German pastor, botanist, mycologist, entomologist, ornithologist and inventor Jacob Christian Schäffer published Versuche und Muster ohne alle Lumpen oder doch mit enem geringen Zusatze derselben Papier zu machen in six volumes, Regensburg, 1765-71, in which he documented his experiments with new papermaking materials, and included actual specimens of paper made with each. Because his experiments were conducted prior to the discovery of bleach by Scheele, Berthollet and others, all of Schäffer's samples show the tint of the original material from which they were made. Schäffer's book also probably includes the first documented sample of paper produced from wood pulp—not surprising because Schäffer, an entomologist, studied the production of wood pulp paper by wasps:
"In most of the examples about one-fifth part cotton rags were added to the pulp to help bind the fibres together. A number of the specimens are sized and nearly all have been printed upon.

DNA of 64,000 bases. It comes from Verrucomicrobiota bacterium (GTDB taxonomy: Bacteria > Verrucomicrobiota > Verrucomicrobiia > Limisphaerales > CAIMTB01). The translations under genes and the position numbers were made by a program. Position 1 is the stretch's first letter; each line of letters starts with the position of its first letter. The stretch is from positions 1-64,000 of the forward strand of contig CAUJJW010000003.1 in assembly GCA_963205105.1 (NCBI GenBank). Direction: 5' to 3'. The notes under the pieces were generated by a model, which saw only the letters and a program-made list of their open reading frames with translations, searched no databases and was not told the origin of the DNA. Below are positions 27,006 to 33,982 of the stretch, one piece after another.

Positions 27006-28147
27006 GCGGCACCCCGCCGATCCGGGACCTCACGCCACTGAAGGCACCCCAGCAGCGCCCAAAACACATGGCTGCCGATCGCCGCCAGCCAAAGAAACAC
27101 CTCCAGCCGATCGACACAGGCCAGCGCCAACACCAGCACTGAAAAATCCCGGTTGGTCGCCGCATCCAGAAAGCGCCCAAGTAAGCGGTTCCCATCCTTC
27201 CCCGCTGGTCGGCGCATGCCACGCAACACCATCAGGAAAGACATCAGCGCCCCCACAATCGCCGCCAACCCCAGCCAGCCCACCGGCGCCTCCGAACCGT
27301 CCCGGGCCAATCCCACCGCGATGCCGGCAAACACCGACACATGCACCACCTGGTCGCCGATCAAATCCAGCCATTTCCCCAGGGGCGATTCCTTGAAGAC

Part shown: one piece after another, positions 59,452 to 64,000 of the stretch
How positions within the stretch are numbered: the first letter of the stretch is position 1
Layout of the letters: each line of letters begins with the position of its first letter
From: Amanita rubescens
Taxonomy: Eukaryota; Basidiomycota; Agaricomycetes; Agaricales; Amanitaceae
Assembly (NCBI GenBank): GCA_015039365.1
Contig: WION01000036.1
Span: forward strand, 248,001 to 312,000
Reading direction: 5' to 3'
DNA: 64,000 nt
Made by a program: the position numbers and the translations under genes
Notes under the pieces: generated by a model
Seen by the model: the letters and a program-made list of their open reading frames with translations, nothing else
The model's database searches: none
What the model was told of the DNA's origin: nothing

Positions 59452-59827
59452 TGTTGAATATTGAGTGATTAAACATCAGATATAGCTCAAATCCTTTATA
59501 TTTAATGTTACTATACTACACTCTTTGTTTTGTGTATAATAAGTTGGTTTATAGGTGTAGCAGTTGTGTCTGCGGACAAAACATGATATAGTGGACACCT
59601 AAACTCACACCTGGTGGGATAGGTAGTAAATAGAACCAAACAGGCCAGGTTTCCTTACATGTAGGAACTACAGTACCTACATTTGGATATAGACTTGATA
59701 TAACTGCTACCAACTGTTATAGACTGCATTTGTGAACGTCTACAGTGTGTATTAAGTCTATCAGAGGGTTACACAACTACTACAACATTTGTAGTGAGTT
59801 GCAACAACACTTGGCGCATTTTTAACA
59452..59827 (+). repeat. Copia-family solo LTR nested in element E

"It is curious to note one of the first specimens shown in Schaeffer's books was made from wasps' nests–for it was not the wasp, himself, the first papermaker, or was it the frog who was the original fabricator of paper? The wasp made his nest of wood fibre cleverly felted together exactly as paper is constructed, while the frog made a peculiar kind of spittle on the surface of ponds which became well-felted paper after drying naturally in the sun" (Hunter, The Literature of Papermaking 1390-1800  34-36.)
Writing in 1925, Dard Hunter described Schäffer's set of books as "the most interesting and rarest work on the subject of paper ever published," and stated that complete copies with all of the 82 original paper specimens were extremely difficult to find.